CML: Mortgage Terms Increasing


May 2016

CML: Mortgage Terms Increasing

Data released by the Council for Mortgage Lenders shows that average mortgage repayment terms have been increasing, as house prices go up and buyers are having to stretch their income further and further.

The portion of first-time buyers taking out mortgages with repayment terms longer than 25 years has doubled over the last decade to reach 60%. The number of mortgages with repayment terms of 40 years has gone up and the median term length has grown from 25 to 30 years.

Affordability is the main issue here, says the CML. With income to house price ratios getting tighter, more and more home buyers are seeking to extend the terms of their mortgage in order to better cope with monthly payments.

The CML said: “Although pension freedoms and the fact that we are living longer will be influences, the main reason or lengthening terms appears to be related to borrowers stretching their incomes to get on the housing ladder.”

They made it clear though, that “it has nothing to do with buy-to-let lending.”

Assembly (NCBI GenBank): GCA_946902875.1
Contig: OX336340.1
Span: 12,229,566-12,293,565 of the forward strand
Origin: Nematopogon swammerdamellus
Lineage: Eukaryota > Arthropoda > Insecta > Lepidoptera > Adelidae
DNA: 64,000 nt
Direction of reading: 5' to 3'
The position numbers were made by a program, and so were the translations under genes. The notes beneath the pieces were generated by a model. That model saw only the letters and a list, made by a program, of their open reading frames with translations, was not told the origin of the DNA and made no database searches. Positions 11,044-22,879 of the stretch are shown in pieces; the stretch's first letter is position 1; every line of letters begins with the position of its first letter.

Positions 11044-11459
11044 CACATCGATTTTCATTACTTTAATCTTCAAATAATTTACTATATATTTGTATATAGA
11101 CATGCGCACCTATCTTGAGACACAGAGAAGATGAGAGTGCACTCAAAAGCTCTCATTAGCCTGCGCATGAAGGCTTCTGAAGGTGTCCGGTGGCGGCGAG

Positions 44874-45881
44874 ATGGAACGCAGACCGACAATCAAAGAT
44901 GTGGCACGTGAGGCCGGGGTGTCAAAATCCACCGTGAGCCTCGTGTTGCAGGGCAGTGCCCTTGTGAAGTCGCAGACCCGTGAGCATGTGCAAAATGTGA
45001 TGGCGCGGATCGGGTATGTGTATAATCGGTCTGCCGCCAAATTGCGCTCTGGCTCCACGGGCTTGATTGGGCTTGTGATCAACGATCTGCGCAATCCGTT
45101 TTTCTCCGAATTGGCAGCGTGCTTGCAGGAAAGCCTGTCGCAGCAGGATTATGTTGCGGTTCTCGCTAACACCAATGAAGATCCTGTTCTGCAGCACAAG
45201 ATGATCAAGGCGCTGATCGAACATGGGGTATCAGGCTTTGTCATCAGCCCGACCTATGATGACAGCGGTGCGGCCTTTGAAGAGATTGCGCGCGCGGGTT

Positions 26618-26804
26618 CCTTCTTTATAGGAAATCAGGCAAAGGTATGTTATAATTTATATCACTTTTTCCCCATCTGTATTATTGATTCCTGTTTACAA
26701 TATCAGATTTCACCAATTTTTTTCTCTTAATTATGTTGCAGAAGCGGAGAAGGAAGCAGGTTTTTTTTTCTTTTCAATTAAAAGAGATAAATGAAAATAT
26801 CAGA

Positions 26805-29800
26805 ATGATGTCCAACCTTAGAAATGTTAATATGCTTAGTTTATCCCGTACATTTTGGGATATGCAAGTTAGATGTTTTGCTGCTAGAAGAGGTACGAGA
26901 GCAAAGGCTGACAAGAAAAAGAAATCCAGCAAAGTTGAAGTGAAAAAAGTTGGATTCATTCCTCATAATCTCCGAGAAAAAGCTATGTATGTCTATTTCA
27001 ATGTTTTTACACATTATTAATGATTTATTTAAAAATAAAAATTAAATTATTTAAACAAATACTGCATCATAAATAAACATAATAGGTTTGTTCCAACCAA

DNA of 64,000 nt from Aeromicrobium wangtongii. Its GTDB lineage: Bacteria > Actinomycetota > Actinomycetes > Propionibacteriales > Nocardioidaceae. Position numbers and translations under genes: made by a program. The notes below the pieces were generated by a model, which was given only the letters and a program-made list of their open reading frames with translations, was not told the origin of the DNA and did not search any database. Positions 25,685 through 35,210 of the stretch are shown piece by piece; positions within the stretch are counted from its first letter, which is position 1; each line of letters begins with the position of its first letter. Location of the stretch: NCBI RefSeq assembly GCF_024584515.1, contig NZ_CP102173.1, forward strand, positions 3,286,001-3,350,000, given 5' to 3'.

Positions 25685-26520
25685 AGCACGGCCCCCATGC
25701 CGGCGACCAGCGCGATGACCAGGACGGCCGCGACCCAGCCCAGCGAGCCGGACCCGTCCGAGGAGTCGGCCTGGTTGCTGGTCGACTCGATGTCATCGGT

While interest rates have been consistently fairly low recently, house prices have gone up far and fast enough to offset any real savings this would have, forcing more and more people to opt for longer terms.

Fuelling the issue is the Mortgage Market Review of 2014, following which more regulations were introduced that forced mortgage lenders to tighten their lending criteria. The measures introduced included making sure that “lenders should check that borrowers could afford their mortgage payments if bank rates moved 3% higher during the first five years” and that “lenders should also restrict their new lending such that no more than 15% was at income multiples of 4.5 or more”.

A longer repayment term means smaller monthly payments means less of a risk of a borrower not being able to afford payments if interest rates do go up.

Extending the term of a mortgage allows for less of a burden in the short term, but increased the size of the overall financial commitment. Further, it widens the risk of some change in the borrower’s financial circumstances throughout the repayment term.

This release from the CML coincides with an announcement from Halifax that they will be increasing the maximum age at which mortgage repayments can be completed to 80, from 75 where it was previously.

Nationwide have since followed suit, raising their age limit from 75 to 85.